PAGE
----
Sat. May 25th, 2024
Joint Statement on Joint Action to Eliminate Racial and Ethnic Discrimination

The text of the following statement was released by the Governments of the United States of America and of Brazil on the occasion of a meeting of the Joint Action Plan to Eliminate Racial and Ethnic Discrimination and Promote Equality (JAPER).

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On May 23, 2023, the governments of Brazil and the United States held the first meeting of the Joint Action Plan to Eliminate Racial and Ethnic Discrimination and Promote Equality since 2013, at Palácio Itamaraty in Brasília. The meeting is a fulfillment of the pledge Presidents Luiz Inácio Lula da Silva and Joseph R. Biden made during their February 10 meeting in Washington, D.C., to reinvigorate JAPER as a core element of U.S.-Brazil relations.

JAPER highlights the importance both countries place on advancing racial equity, promoting human rights and social inclusion, and eliminating all forms of discrimination. Social and economic development, the fight against hunger and the creation of opportunities that benefit members of marginalized racial and ethnic communities, including African descendants and Indigenous communities, are important pillars in strengthening democracy and democratic institutions.

The bilateral discussions were opened in the presence of the Brazilian Minister of Racial Equality Anielle Franco, the Secretary General of the Ministry of Foreign Affairs, Ambassador Maria Laura da Rocha (in the capacity as acting Minister of Foreign Affairs), the Minister for Women, Cida Gonçalves and the Deputy Minister for Human Rights and Citizenship, Rita de Oliveira; and the United States Assistant Secretary of State for Western Hemisphere Affairs Brian A. Nichols, Special Representative for Racial Equity and Justice Desirée Cormier Smith, and U.S. Ambassador to Brazil Elizabeth Frawley Bagley.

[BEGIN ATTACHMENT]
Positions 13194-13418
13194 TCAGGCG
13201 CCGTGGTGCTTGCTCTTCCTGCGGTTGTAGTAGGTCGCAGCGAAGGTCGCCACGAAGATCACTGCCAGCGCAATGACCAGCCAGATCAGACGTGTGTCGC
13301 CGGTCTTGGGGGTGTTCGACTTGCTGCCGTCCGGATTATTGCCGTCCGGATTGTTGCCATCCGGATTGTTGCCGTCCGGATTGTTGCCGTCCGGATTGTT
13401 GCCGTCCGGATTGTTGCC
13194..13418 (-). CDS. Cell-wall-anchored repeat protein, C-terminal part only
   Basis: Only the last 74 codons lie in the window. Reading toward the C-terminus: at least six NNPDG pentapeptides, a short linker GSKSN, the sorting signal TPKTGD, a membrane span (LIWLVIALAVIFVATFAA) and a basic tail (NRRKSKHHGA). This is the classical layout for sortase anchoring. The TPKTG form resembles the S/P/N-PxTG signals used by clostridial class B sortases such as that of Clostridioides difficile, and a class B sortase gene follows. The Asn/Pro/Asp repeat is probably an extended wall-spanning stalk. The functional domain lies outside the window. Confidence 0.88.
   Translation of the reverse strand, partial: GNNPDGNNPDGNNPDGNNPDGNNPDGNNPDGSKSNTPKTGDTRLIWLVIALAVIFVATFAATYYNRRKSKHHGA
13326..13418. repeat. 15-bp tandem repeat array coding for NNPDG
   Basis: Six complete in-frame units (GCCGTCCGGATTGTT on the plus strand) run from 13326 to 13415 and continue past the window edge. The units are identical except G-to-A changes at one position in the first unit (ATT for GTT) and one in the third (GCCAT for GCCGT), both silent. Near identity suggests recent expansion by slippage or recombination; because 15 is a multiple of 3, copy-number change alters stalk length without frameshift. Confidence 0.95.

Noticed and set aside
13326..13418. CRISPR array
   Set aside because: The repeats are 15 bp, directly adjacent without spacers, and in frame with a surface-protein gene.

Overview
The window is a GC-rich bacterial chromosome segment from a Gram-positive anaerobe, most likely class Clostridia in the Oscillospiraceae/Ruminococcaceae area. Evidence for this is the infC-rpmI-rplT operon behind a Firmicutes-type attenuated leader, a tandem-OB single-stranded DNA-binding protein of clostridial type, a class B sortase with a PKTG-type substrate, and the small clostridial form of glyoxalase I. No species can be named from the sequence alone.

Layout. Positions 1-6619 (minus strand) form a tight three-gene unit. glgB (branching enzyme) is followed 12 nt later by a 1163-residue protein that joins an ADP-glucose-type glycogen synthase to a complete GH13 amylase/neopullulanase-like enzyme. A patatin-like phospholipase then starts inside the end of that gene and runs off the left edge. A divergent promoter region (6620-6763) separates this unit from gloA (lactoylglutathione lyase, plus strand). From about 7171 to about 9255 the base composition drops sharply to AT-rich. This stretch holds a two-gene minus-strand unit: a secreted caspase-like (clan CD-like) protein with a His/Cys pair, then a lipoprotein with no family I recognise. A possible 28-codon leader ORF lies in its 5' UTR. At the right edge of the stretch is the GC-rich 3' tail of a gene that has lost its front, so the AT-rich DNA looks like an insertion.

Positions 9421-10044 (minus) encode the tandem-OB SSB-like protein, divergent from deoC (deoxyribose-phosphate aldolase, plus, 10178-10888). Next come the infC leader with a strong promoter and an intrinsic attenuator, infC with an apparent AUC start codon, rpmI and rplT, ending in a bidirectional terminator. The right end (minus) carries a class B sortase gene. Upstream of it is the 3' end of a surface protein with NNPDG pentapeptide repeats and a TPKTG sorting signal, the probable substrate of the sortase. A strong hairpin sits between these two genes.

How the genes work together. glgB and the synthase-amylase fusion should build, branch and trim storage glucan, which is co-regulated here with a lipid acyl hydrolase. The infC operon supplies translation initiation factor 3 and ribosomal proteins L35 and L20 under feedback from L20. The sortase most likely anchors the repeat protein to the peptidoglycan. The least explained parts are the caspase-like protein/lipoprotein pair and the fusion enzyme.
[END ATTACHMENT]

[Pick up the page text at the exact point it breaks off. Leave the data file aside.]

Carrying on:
The two governments committed to work together through JAPER to engage marginalized racial and ethnic communities in both countries, including people of African descent and Indigenous communities.

Today’s discussions shaped a joint workplan and focused on four bilateral priorities of: 1) increasing access to education, 2) providing greater access to health care, 3) addressing violence and promoting justice, and 4) nurturing culture and preserving memory.

Both sides also agreed to explore the role of civil society in JAPER.

As the two largest democracies in the Americas, Brazil and the United States commit to advancing racial equity through JAPER, and to ensuring this initiative is a centerpiece of the 2024 bicentennial celebration of U.S-Brazil diplomatic relations.

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originally published at Politics - JISIP NEWS